Cornelius Van Til and K. Scott Oliphint, The Defense of the Faith, Fourth ed. (Phillipsburg, NJ: P & R Pub., 2008 (1955), 95.
 Cornelius Van Til and William Edgar, An Introduction to Systematic Theology: Prolegomena and the Doctrines of Revelation, Scripture, and God (Phillipsburg, NJ: P & R Pub., 2007), 29.
 Cornelius Van Til and K. Scott Oliphint, The Defense of the Faith. Pg 94.
 Ibid. Pg 92. In this section, Van Til is dealing specifically with what he describes as Romanism.
 James Anderson, "If Knowledge Then God: The Epistemological Arguments of Alvin Plantinga and Cornelius Van Til," Calvin Theological Journal 40 (2005): 50.
 John M. Frame, "Christian Apologetics - Dr. John Frame," ITunes U: Reformed Theological Seminary
 Romans 1
 Cornelius Van Til and K. Scott Oliphint, The Defense of the Faith. Pg. 96.
 Henry Krabbendum, "Cornelius Van Til: The Methodological Object of a Biblical Apologetics," Westminster Theological Journal 57 (1995): 126.
 Van Til equates Natural theology with Roman Catholicism because of their shared starting point.
 Cornelius Van Til and K. Scott Oliphint, The Defense of the Faith. Pg. 101.
 William D. Dennison, "Van Til and Common Grace," Mid-America Journal of Theology 9, no. 2 (1993): 229.
 Ibid. 229.
 Cornelius Van Til and K. Scott Oliphint, The Defense of the Faith. Pg. 116.
 Scot Oliphant adds a great deal of clarity to this line of thought in Covenantal Apologetics.
 R. John. Rushdoony, Van Til (Philadelphia: Presbyterian and Reformed, 1960), 18.
 As the following heading indicates, this concept was fleshed out to be more accessible and cogent by Greg L. Bahnsen in his succeeding work. It was Bahnsen who re-appropriated the “opposite” to be “contrary.” See Greg L. Bahnsen and Joel McDurmon, Presuppositional Apologetics: Stated and Defended (Powder Springs, GA: American Vision, 2008), 124.
 Cornelius Van Til and K. Scott Oliphint, The Defense of the Faith. Pg. 122.
 Ibid. pg 124.
 Ibid. pg 35.
 John 1:1, 14
 This is not my assessment alone, but that of Bahnsen, Frame and Oliphint.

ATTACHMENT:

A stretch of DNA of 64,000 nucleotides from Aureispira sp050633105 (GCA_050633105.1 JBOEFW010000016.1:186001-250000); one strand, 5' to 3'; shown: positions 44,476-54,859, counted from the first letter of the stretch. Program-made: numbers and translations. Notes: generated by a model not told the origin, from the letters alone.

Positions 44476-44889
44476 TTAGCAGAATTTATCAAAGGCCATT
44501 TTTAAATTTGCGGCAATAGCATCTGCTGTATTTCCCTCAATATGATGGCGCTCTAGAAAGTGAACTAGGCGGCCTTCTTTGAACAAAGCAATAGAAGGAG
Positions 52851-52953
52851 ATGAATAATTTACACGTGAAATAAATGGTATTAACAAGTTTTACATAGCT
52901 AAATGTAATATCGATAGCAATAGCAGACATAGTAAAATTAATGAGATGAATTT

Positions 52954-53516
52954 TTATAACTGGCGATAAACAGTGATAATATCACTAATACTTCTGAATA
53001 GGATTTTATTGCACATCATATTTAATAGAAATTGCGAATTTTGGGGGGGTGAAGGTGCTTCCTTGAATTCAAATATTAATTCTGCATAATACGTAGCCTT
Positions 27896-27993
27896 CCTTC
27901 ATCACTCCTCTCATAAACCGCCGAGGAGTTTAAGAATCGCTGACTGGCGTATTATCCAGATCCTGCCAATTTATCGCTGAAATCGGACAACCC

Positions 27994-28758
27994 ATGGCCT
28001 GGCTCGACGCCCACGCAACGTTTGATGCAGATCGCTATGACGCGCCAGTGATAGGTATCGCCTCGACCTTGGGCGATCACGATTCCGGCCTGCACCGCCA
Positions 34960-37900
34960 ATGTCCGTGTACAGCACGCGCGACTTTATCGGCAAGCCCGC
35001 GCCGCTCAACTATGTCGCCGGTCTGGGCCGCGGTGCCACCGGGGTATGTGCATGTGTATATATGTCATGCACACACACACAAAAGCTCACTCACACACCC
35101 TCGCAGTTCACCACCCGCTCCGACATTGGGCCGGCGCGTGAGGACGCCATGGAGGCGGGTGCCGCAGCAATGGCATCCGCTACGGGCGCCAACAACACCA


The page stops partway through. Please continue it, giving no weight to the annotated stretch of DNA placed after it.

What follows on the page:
As Scott Oliphant notes in analyzing his arguments that, although there is development of thought, it is consistent with his prior work in The Defense of the Faith. Scott Oliphint, "The Consistency of Van Til's Methodology," Westminster Theological Journal 52 (1990): 42..
 One can note almost right away the remarkable consistency between the sections The Defense of the Faith and Christian Apologetics under Authority and Reason. Pg 161. See pg. 144 of The Defense of the Faith to compare.
 There are several reasons to suggest this. One comes from Van Til himself, but also those that followed in his tradition who admit that Van Til was not always clear in what he was arguing, even though his ideas were most definitely profound. One particular criticism mentioned in his work comes by Van Halsema, who states, “Cur spargit voces in vulgum ambiguas?” Translated meaning: “Why does he scatter ambiguous words on the people?” Oliphint notes that this is used to criticize Van Til as one who “clouds an issue to win a debate.”
 Cornelius Van Til and K. Scott Oliphint, The Defense of the Faith. Pages 203-383.
 It should be noted that the diversity of objections came from a very wide array of thinkers in theology and in philosophy. The impact of Van Til was not limited to one field, but crossed into several.
 Cornelius Van Til and K. Scott Oliphint, The Defense of the Faith. Pg 27.
 This order of salvation is directly from Romans 8:28-30. This also known as the Golden Chain of Redemption.
 See R. C. Sproul, John H. Gerstner, and Arthur Lindsley, Classical Apologetics: A Rational Defense of the Christian Faith and a Critique of Presuppositional Apologetics (Grand Rapids, MI: Zondervan, 1984), for a description and criticism of Van Til’s approach.
 Most definitely differences in the presuppositional approach exist among those that succeeded Van Til, but generally speaking, these individuals seem to closely align with his thought.